Floki Inu recently bore the brunt of the calls for crackdown on ads being posted on the London transport system. The calls for the crackdown had begun after Floki Inu ads had shown up all over what is known as “The Tube” in London, causing concerns among lawmakers about the risks associated with an investment in these meme tokens.
One of those who voiced concerns was Green Party London Assembly member Sian Berry who called for more due diligence when putting up ads like these in a place where thousands of residents can see them. Sian had concluded that cryptocurrency ads should not be on the transport network.
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Investigations were underway after this as the ASA, the UK’s advertising regulation said it was “reviewing a broad body of ads in this sector.” News of this had made the rounds in the media and now the Floki Inu team has responded.
Floki Inu Response
Following the widely publicized investigation into the Floki Inu ads on the Tube, the team has responded to the calls for ads crackdown. Firstly, the firm told the BBC, the ads were actually “legally cleared” before they went up. In addition, all of the ads that appear on the Tube have clear disclaimers which highlight the volatility and risks involved in investing in the digital asset.
Another point of contention was the fact that there were faceless individuals behind the project. The Floki Inu team cleared this up and revealed the reasons behind their decision to keep its team members anonymous. “Our decision not to prominently feature team members on our website is intentional: to make it clear that FLOKI is THE PEOPLE’s cryptocurrency and a movement focused on them — as is the case with some of the world’s biggest cryptocurrencies.”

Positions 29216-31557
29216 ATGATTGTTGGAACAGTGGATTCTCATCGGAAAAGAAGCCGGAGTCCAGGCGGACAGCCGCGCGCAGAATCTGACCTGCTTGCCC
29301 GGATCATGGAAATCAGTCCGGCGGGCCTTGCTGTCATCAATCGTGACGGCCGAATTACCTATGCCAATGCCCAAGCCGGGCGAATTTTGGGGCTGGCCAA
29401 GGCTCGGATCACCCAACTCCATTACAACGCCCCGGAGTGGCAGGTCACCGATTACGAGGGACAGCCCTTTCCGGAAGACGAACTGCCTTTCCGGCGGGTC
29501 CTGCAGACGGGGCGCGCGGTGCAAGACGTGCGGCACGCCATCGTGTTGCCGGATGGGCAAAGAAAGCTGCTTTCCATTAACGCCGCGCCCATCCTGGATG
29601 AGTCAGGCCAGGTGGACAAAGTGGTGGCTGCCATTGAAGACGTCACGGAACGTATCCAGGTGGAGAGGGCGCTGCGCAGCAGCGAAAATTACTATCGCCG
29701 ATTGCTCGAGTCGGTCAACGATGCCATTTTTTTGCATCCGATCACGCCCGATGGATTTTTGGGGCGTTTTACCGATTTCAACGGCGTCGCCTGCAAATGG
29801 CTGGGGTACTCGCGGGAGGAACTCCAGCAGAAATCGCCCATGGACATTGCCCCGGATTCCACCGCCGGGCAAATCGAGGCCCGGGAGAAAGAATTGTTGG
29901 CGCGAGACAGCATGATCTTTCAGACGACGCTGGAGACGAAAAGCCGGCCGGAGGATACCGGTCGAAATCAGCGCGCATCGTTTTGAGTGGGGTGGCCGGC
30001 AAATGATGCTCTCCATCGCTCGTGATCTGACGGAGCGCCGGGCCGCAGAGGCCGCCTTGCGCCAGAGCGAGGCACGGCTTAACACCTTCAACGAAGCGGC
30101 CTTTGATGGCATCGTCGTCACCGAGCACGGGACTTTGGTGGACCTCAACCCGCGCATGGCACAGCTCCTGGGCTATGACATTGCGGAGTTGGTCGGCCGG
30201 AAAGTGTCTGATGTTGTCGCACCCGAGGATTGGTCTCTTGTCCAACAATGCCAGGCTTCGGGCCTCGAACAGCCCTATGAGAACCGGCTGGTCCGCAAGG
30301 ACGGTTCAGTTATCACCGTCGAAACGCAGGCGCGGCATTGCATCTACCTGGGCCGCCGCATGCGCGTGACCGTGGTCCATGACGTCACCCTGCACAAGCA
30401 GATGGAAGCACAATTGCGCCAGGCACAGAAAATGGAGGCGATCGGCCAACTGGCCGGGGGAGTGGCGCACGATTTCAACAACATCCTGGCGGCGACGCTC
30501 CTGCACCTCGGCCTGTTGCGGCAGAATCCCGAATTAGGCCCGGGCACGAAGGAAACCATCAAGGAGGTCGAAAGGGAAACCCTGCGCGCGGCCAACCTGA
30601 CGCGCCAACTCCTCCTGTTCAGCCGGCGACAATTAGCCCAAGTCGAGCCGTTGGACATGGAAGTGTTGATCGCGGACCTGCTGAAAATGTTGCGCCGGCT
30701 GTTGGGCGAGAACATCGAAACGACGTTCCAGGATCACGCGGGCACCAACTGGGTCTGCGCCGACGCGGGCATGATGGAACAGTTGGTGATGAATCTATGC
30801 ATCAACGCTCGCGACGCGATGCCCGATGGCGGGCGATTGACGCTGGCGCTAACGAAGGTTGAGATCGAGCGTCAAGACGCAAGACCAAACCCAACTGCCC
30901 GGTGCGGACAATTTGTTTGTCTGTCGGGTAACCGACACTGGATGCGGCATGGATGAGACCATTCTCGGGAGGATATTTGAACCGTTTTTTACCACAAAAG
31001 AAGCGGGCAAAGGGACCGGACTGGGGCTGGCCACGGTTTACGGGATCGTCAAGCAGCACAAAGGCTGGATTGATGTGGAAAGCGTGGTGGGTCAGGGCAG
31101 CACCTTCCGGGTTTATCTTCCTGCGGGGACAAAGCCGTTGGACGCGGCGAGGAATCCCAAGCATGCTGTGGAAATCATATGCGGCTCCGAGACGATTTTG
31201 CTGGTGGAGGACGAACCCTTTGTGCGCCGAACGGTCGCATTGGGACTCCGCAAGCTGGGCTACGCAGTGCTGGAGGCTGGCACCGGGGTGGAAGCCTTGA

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The meme coin which tries to profit off the popularity of pioneer meme coin Dogecoin had seen some measure of success in recent times but its founders are not known to the community. This was clarified in an email to the BBC that pointed out that Netherlands-based Jackie Xu was the lead developer behind the project. Security reasons were also stated as the reason for the largely anonymous team, saying, “Some of our team members chose to be anonymous temporarily because they do not want the distractions, and for security reasons.”
Investigation Into Advertisements
Transport of London had apparently received numerous complaints from the public about the cryptocurrency ads on the transport system, prompting an investigation into these ads. The Mayor of London’s office said it had reached out to both the ASA and Financial Conduct Authority (FCA) to look into the complaints. TfL had in turn said it would “continue to work with the ASA and FCA to encourage better regulation of cryptocurrency.”
Floki Inu was however not having this as it saw it as a clear attack on cryptocurrencies, citing it as “a clear attempt at censorship.” It also explained that harmful ads pervade the transport system which the regulatory body does nothing about.
“Ads that make women feel shameful about their bodies, as well as ads about Viagra and junk food, are allowed to run freely on the Tube.”
The regulatory body had predicated its entire investigation on the basis that there had been public complaints about the ads. However, the BBC found this to not be the case, stating in the report, “According to Tfl, there have not been widespread complaints from the public about cryptocurrency adverts.”
Featured image from Market Realist, chart from TradingView.com